In the opening, set in the province of Shanxi, where Jia was born, a ruffian and agitate miner (Jiang Wu), dismissed by most of the community as a village idiot, takes extreme action in his violent protest of what he regards as the graft, corruption and self-dealing of the business and social leaders. In Chongqing, a southwestern city on the Yangtze river, an enigmatic young man (Wang Baoqiang), the same one seen at the beginning, draws on the innate power and authority conferred on him from a handgun to reverse his social marginalization. In the third piece, unfolding in Hubei, in central China, a woman (Zhao Tao), already flouting traditional values by carrying an illicit affair, strikes back at a man who arrogantly believes his wealth entitles him to unfettered sexual aggression. In the final chapter, a young man (Luo Lanshan), living on the southern coast and desperate for his own brand of social mobility, lights out from his provincial village but tragically finds just a continuation of his thwarted and circumscribed life.

This is not Intolerance; the stories never exactly interweave, but they definitely exist in relation to one another. The great Yu Lik-wai, Jia’s regular cinematographer, working in in the unusual format ratio of 1:2.4, weaves together one dazzling, immersive image after another, to the point they collate and dance in the imagination. The use of color, especially red in the first chapter, is expressive and suggestive,  binding shape and color and movement.

If anything, the first two pieces are so sharp and precise and wounding in what they have to say that sustaining that was almost impossible. The third and fourth pieces are not at the same level. As an arabesque, the four parts cohere. Jia’s preoccupations remain central, but what’s different, even shocking, about the new work is the violence, but it is grounded in the film’s carefully considered psychological register.

The most eruptive change is the sudden onset of snow in the dusty landscapes of the first chapter. Jia also, I suspect, realized the need to reinvigorate his own art, and change the tone and tempo of his work and try out new ideas and modes of being. A Touch of Sin is the work of an angry man, but it has a throbbing acuity and tension. The New York distributor Kino Lorber completed a deal to acquire American theatrical rights.


Flora Lau’s Bends, a first feature that debuted in the Un Certain Regard sidebar, is also concerned with the country’s extreme social stratification. The lines of demarcation are not just about money, but also the fault lines—historic, cultural—between Hong Kong and the mainland. In the generation now passed since the handover of British control, Hong Kong cinema remains fixated on themes of cultural dislocation and assimilation, moving rather uneasily as a imperial subject shaped by exile to a now coercive body of a vast empire.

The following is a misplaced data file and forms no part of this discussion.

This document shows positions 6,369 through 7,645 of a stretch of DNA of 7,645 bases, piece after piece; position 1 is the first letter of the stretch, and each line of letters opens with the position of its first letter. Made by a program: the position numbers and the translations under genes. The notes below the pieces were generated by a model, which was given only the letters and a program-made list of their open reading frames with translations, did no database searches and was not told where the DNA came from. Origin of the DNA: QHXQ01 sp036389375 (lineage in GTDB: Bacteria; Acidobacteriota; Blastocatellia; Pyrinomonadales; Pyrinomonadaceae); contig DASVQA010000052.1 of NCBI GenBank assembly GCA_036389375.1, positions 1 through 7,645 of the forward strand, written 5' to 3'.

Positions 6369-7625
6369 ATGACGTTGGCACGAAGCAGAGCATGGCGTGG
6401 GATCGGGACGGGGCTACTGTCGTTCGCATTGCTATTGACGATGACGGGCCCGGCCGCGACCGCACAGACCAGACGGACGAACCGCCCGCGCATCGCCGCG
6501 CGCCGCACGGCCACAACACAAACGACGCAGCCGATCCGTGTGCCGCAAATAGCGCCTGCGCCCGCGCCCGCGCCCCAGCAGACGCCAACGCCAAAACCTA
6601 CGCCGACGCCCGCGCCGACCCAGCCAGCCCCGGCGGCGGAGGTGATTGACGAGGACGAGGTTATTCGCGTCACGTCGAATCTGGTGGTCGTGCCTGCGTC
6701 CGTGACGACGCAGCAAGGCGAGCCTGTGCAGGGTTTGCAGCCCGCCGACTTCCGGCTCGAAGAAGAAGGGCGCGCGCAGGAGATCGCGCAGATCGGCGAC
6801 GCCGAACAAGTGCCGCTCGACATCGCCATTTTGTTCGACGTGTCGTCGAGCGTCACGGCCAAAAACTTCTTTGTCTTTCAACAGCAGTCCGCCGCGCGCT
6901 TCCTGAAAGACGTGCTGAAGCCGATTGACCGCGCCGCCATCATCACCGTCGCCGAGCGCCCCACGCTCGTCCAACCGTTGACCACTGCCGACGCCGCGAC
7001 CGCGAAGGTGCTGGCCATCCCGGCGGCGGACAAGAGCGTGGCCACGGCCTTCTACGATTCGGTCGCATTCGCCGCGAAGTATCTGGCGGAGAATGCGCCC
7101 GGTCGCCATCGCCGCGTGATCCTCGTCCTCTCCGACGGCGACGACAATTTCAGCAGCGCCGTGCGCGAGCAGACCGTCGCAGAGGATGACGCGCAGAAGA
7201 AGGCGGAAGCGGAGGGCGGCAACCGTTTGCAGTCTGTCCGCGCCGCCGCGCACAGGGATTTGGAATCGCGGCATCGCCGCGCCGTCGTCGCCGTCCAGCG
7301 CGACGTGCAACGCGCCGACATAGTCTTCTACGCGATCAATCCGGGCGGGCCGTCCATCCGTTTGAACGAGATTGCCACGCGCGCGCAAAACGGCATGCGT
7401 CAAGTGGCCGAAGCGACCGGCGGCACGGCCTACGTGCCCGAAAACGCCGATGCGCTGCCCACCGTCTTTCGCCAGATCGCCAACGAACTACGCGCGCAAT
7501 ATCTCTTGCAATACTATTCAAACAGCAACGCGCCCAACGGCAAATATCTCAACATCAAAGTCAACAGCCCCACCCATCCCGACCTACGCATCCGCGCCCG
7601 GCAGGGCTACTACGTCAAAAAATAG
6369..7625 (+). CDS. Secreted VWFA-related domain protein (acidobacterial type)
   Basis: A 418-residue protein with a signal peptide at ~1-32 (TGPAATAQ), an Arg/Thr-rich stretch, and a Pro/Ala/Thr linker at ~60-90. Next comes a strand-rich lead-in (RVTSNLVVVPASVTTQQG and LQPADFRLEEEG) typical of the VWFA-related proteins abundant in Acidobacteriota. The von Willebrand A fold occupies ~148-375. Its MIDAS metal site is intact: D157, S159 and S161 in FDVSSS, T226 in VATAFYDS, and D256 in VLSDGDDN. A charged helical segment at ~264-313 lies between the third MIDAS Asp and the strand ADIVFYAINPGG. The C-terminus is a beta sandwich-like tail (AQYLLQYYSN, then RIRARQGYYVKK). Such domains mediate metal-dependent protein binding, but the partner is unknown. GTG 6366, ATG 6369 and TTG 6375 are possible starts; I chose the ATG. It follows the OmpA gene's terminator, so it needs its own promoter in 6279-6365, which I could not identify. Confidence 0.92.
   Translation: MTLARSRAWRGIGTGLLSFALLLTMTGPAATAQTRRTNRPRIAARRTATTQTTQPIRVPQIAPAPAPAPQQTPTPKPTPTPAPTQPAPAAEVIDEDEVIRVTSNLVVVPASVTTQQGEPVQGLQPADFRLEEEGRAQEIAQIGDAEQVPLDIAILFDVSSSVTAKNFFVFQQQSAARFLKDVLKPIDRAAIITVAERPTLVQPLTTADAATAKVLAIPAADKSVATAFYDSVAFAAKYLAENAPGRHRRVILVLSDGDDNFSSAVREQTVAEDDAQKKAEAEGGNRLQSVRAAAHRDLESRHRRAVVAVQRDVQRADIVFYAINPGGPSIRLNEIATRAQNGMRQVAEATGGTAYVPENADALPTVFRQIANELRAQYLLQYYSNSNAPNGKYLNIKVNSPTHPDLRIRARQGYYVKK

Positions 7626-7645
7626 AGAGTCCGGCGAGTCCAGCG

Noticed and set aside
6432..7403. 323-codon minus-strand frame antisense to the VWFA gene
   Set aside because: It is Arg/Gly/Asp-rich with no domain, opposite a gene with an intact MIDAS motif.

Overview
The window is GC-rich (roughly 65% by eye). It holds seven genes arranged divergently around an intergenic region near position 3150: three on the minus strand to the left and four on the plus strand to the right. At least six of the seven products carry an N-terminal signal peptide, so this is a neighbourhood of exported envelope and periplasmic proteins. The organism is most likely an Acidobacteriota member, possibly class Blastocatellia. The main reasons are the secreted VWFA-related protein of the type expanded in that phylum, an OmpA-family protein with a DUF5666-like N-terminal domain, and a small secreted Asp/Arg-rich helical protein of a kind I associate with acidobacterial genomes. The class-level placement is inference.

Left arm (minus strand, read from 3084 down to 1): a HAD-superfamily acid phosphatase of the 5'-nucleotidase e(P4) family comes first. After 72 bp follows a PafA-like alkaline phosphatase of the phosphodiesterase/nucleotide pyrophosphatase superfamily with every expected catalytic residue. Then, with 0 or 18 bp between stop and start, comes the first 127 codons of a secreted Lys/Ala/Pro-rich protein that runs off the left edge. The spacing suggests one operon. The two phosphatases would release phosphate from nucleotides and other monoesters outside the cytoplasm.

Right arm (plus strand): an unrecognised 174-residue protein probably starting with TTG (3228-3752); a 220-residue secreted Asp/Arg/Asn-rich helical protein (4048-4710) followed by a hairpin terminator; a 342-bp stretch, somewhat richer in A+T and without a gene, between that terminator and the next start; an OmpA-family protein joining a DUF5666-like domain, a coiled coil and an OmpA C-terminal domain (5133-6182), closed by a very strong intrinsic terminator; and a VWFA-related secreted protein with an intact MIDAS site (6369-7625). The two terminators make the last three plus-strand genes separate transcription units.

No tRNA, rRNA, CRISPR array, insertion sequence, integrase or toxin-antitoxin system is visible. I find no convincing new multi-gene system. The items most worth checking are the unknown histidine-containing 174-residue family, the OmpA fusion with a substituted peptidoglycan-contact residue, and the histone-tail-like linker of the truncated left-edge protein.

In Hong Kong cinema, especially the films of Wong Kar-wai, loneliness and impermanence are a constant, his characters often caught in the growing disconnect between what they long for and what is realistically available. Love stories that were continuously unconsummated became the director’s trademark. Flora Law is a child of the cinema of Wong—significantly, she works with his key collaborators, the great cinematographer Christopher Doyle, the production designer and art director William Chang Suk Ping and actress Carina Lau.

Flora Lau has made a movie slippery and ethereal, her vertiginous mise-en-scene giving shape and feeling to its dominant theme of concealment in relating the story of Anna (Carina Lau), a wealthy woman whose carefully maintained life of comfort and privilege is decimated, incrementally and then devastatingly, by her husband’s malfeasance. Lau entwines the story of Anna with that of her young chauffeur (Chen Kun).

The young man is engaged with his own form of subterfuge. He is hiding his Chinese-born wife, pregnant with their second child, in the border town of Shenzhen as he desperately tries circumvent China’s single-child policy and secure her a private facility in the expensive (and overcrowded) Hong Kong.

Flora Lau’s relative inexperience as a storyteller produces the occasional awkward moment, the too spot-on linking of the two characters, but she finds her rhythm relatively early and demonstrates a sureness of mood and feeling. Doyle’s evocative and moody imagery casts a deep hold, from the thrilling use of the subjective camera from inside the high-end Mercedes to a recurrent sense of enclosure and confinement.

A Touch of Sin reiterates a master. Bends uncovers a bright and thrilling new voice.

Looking Forward to Cannes


Only God Forgives

Heading to Cannes tomorrow, and here’s the list of films I’m looking forward to:

Heli (Escalante) Comp
Jimmy P (Desplechin) Comp
Grisgris (Haroun) Comp
A Touch of Sin (Jia) Comp
Like Father, Like Son (Kore-eda) Comp
Blue is the Warmest Color (Kechiche) Comp
Jeune et Jolie (Ozon) Comp
Venus in Fur (Polanski) Comp
Only God Forgives (Refn) Comp
Death March (Alix) UCR
Les Salauds (Denis) UCR
Notre, the End of History (Lav D) UCR
L’inconnu du lac (Guiraudie) UCR
L’image Manquante (Panh) UCR
La Jaula de Oro (Quemada-Diaz) UCR
Manuscripts Don’t Burn (Rasoulof) UCR
My Sweet Pepper Land (Saleem) UCR
Grand Central (Zlotowski) UCR
The Last of the Unjust (Lanzmann) Non-Comp
Blind Detective (To) Midnight
Seduced and Abandoned (Toback) Spec Screenings
Goha (Baratier) Cannes Classics
Manila in the Claws of Light (Brocka) Classics